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1 "Jun Soo Kwon"
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Glucagon-Like Peptide-1 Receptor Agonist Differentially Affects Brain Activation in Response to Visual Food Cues in Lean and Obese Individuals with Type 2 Diabetes Mellitus
Jae Hyun Bae, Hyung Jin Choi, Kang Ik Kevin Cho, Lee Kyung Kim, Jun Soo Kwon, Young Min Cho
Diabetes Metab J. 2020;44(2):248-259.   Published online November 4, 2019
DOI: https://doi.org/10.4093/dmj.2019.0018
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  • 5 Web of Science
  • 6 Crossref
AbstractAbstract PDFSupplementary MaterialPubReader   
Background

To investigate the effects of a glucagon-like peptide-1 receptor agonist on functional brain activation in lean and obese individuals with type 2 diabetes mellitus (T2DM) in response to visual food cues.

Methods

In a randomized, single-blinded, crossover study, 15 lean and 14 obese individuals with T2DM were administered lixisenatide or normal saline subcutaneously with a 1-week washout period. We evaluated brain activation in response to pictures of high-calorie food, low-calorie food, and nonfood using functional magnetic resonance imaging and measured appetite and caloric intake in participants who were given access to an ad libitum buffet.

Results

Obese individuals with T2DM showed significantly greater activation of the hypothalamus, pineal gland, parietal cortex (high-calorie food vs. low-calorie food, P<0.05), orbitofrontal cortex (high-calorie food vs. nonfood, P<0.05), and visual cortex (food vs. nonfood, P<0.05) than lean individuals with T2DM. Lixisenatide injection significantly reduced the functional activation of the fusiform gyrus and lateral ventricle in obese individuals with T2DM compared with that in lean individuals with T2DM (nonfood vs. high-calorie food, P<0.05). In addition, in individuals who decreased their caloric intake after lixisenatide injection, there were significant interaction effects between group and treatment in the posterior cingulate, medial frontal cortex (high-calorie food vs. low-calorie food, P<0.05), hypothalamus, orbitofrontal cortex, and temporal lobe (food vs. nonfood, P<0.05).

Conclusion

Brain responses to visual food cues were different in lean and obese individuals with T2DM. In addition, acute administration of lixisenatide differentially affected functional brain activation in these individuals, especially in those who decreased their caloric intake after lixisenatide injection.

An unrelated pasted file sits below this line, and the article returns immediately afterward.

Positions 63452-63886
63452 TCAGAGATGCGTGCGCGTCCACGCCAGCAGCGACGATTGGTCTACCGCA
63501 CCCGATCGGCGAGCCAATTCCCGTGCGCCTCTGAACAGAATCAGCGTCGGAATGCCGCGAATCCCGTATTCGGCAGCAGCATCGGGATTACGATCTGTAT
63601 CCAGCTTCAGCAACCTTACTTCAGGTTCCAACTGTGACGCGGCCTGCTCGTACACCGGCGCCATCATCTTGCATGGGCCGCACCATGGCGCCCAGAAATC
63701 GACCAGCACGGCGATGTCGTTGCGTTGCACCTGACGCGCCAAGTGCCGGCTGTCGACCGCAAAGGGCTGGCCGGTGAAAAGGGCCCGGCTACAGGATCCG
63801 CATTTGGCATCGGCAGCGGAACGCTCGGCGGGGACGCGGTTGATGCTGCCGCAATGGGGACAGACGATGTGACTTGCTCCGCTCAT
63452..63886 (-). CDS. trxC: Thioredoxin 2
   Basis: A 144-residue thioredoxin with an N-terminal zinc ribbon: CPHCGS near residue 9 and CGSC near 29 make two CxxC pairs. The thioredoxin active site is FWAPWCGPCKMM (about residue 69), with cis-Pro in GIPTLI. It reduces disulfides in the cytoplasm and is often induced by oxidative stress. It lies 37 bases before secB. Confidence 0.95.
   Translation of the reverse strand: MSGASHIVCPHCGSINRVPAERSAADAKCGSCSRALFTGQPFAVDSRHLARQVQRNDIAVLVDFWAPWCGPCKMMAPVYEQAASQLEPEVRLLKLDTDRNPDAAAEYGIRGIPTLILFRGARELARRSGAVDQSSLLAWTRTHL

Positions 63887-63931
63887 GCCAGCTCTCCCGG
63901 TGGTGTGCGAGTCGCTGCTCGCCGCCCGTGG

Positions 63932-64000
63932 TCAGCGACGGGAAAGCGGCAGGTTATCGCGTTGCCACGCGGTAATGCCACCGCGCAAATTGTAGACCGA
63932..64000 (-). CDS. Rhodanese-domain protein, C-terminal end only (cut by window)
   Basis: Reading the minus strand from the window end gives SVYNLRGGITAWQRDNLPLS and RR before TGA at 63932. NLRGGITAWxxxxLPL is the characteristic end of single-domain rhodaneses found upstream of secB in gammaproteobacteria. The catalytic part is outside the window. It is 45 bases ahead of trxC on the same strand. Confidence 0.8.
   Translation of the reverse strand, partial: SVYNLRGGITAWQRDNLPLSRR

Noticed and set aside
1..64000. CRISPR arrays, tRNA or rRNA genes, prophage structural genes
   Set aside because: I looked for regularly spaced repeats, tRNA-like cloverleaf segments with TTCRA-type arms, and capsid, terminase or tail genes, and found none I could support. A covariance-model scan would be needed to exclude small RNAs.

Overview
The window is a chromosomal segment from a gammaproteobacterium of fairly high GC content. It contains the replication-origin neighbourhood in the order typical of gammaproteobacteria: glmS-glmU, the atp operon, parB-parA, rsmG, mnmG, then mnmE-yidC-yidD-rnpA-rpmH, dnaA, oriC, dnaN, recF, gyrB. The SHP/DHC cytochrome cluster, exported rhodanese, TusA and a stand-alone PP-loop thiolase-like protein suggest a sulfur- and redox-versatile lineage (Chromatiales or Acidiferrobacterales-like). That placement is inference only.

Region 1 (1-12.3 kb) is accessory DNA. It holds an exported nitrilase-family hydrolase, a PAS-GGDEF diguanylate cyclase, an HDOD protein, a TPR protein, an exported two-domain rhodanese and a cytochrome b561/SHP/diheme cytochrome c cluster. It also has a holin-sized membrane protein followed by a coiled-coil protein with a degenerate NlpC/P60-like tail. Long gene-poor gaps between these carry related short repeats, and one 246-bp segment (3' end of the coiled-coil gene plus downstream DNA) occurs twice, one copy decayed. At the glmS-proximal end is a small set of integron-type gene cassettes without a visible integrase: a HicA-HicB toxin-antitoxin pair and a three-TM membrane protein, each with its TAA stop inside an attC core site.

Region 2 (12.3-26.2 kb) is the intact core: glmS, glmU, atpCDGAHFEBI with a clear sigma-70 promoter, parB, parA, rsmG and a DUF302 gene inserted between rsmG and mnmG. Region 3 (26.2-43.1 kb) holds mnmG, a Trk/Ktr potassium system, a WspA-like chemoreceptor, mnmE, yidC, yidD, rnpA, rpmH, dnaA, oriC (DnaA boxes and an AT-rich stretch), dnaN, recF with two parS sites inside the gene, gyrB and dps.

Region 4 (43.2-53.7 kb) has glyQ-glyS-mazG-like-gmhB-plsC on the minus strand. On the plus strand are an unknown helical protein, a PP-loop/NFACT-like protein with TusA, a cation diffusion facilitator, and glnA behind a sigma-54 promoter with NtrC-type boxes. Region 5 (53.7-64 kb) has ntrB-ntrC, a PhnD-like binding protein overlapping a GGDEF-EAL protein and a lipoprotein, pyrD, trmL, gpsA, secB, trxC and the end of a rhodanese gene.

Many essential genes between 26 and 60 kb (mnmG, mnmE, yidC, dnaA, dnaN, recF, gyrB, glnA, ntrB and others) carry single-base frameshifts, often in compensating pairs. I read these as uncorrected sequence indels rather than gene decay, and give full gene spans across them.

Citations

Citations to this article as recorded by  
  • Altered Metabolic Phenotypes and Hypothalamic Neuronal Activity Triggered by Sodium-Glucose Cotransporter 2 Inhibition (Diabetes Metab J 2023;47:784-95)
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    Diabetes & Metabolism Journal.2024; 48(1): 157.     CrossRef
  • Diabetes remission and relapse following an intensive metabolic intervention combining insulin glargine/lixisenatide, metformin and lifestyle approaches: Results of a randomised controlled trial
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    Acta Diabetologica.2023; 60(8): 1099.     CrossRef
  • What can functional brain imaging teach us about remission of type 2 diabetes?
    Dhruti Hirani, Shahd Alabdulkader, Alexander. D. Miras, Victoria Salem
    Diabetic Medicine.2023;[Epub]     CrossRef
  • Fasting oxyntomodulin, glicentin, and gastric inhibitory polypeptide levels are associated with activation of reward‐ and attention‐related brain centres in response to visual food cues in adults with obesity: A cross‐sectional functional MRI study
    Nikolaos Perakakis, Olivia M. Farr, Christos S. Mantzoros
    Diabetes, Obesity and Metabolism.2021; 23(5): 1202.     CrossRef
  • Aberrant Brain Functional Connectivity Strength and Effective Connectivity in Patients with Type 2 Diabetes Mellitus
    Xi Guo, Su Wang, Yu-Chen Chen, Heng-Le Wei, Gang-Ping Zhou, Yu-Sheng Yu, Xindao Yin, Kun Wang, Hong Zhang, Eusebio Chiefari
    Journal of Diabetes Research.2021; 2021: 1.     CrossRef

Diabetes Metab J : Diabetes & Metabolism Journal